The home side threatened again when a cross found Firmino, but the shot was weak and easily gathered by Foster.  Pearson then made his first substitution replacing Deeney with Gray.  The Watford defence were in action again as a cross from Chamberlain was repelled by the head of Mariappa.  At the other end, another promising move came to nothing when Gray tried to release Sarr, but the touch was heavy and Gomez was able to clear.  A decent pass from Gray went begging as Doucouré hadn’t read the ball, but the Liverpool defence were asleep and, in panic, Van Dijk almost turned the ball into his own net but, instead, it went out for a corner.  On this occasion, Deulofeu’s delivery was decent but he could only hit the post.  Watford were fighting to get back on terms and should have done better when a free kick from Hughes was cleared to Sarr, but the shot was well wide of the target.  Then Sarr played the ball back to Doucouré whose shot was dreadful and cleared the bar.  That was Abdoulaye’s last action of the game as he was replaced by Quina.  At the same time Origi came on for Firmino for the home side.  The Liverpool fans were heading for the exits, so a good number of them will have missed the second goal and it was a disappointing one to concede as the Hornets failed to clear a ball into the box and Salah flicked home.  There was a final chance for Liverpool to extend their lead as Mané broke into the box, but he shot straight at Foster.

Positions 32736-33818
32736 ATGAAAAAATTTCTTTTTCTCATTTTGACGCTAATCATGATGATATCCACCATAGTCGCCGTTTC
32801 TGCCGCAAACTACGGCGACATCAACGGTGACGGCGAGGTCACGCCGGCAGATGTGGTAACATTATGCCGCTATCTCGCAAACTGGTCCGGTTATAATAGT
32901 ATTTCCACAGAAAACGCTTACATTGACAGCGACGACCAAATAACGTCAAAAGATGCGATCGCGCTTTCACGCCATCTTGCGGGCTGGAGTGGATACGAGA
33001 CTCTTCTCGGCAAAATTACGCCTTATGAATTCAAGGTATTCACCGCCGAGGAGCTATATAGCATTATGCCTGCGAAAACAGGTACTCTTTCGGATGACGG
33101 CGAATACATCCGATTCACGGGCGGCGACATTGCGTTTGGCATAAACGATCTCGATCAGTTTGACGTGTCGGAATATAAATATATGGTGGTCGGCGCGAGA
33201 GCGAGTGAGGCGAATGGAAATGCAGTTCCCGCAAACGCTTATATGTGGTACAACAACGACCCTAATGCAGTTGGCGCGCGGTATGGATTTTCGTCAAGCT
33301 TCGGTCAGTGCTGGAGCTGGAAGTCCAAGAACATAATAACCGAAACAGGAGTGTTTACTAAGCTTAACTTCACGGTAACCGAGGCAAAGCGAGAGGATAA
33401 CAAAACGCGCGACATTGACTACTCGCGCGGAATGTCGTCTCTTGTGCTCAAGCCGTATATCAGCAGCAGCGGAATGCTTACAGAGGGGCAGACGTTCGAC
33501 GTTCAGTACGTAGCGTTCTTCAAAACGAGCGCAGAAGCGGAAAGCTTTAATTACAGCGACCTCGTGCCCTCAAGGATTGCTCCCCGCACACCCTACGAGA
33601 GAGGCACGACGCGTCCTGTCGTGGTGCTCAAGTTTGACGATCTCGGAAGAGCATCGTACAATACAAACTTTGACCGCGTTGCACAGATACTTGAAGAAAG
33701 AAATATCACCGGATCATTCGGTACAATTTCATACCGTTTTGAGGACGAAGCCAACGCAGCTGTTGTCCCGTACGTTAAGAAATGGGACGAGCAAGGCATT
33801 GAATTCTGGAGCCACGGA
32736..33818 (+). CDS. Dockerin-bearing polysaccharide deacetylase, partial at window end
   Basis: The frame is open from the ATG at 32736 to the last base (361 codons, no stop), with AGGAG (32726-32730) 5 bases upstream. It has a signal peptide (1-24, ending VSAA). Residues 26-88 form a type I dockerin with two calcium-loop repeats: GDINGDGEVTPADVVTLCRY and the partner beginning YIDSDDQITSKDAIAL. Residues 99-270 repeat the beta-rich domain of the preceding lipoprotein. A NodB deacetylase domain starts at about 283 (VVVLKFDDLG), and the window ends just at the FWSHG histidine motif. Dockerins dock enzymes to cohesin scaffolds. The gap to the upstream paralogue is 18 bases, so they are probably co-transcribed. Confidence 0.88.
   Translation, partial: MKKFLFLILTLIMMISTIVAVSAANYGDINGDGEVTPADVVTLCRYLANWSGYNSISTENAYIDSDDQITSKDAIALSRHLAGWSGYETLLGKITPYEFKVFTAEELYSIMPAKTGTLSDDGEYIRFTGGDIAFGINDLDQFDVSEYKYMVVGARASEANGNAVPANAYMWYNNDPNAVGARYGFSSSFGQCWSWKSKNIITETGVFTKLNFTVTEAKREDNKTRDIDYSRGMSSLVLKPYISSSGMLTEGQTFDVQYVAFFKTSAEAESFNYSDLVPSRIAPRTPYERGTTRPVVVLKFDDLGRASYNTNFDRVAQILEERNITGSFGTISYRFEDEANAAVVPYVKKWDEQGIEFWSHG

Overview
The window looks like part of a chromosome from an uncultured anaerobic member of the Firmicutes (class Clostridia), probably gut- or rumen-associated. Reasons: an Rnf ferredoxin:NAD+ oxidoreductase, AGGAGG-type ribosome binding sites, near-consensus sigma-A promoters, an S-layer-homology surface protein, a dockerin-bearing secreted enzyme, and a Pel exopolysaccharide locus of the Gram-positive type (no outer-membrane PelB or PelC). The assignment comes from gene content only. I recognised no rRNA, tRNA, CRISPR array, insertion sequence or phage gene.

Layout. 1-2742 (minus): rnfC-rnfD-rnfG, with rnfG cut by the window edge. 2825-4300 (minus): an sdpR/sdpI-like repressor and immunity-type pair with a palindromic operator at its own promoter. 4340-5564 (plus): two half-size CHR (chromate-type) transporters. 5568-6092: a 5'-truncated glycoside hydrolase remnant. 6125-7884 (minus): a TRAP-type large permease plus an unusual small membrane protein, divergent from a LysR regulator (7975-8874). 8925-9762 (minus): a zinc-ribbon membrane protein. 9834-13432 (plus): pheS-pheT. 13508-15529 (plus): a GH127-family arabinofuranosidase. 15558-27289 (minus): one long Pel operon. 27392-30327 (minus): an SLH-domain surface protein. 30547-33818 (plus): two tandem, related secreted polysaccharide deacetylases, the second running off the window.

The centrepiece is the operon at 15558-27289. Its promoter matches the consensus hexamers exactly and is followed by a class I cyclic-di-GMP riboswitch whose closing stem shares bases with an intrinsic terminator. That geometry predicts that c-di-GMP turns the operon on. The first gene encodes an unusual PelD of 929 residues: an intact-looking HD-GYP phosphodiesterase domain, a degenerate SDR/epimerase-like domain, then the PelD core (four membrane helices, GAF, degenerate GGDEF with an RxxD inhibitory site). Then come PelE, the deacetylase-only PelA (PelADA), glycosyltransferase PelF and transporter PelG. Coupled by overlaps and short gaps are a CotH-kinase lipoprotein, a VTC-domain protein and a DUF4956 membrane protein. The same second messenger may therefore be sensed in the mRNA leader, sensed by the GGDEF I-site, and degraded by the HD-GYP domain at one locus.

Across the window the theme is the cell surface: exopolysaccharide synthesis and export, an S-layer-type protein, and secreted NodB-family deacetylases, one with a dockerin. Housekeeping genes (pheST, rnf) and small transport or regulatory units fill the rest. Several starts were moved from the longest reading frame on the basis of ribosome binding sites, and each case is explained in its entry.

The magnificent Christian Kabasele

The final whistle went to cheers from all sides of the ground.  While the travelling Hornets enthusiastically applauded the players, I was very pleased to see Pearson telling his players to go over and applaud the fans.

It is strange to feel so positive after a defeat, but the performance had been very encouraging and we felt very unlucky to have lost.  Given the relative positions of the two teams at each end of the table, this game was much closer than it should have been and, but for the terrible finishing from the Hornets, this could have been an upset.

Sarr was a joy to watch.  He is now showing us why Gino Pozzo paid a club record fee for him.  The Liverpool defence were clearly scared of him as evidenced by the balls being thumped into the stands.  Hughes and Kabasele were also magnificent, their reputations are growing with each game.

The game coincided with a gig from one of my favourite artists, Ian Prowse, who, with his band Amsterdam, was playing his traditional Christmas gig in his hometown.  A number of us had bought tickets in the hope that this would give us some enjoyment from the day.  The early kick-off meant that we had a long time to kill between the game and the gig and this was spent on a crawl of some of the most attractive pubs in Liverpool.  During this, Mike continued to wear his Watford top and was approached by many locals (reds, blues and whites), all of whom congratulated us on our performance, with the Liverpool fans saying how much we had scared them.  It is always good to hear such a positive reaction from opposition fans.  Despite being bottom of the table, the hope has returned.

P.S.  The gig was magnificent and Ian Prowse now has a number of new fans among the travelling Hornets.

 

No Penalty, No Points, But No Shame

Meeting Javi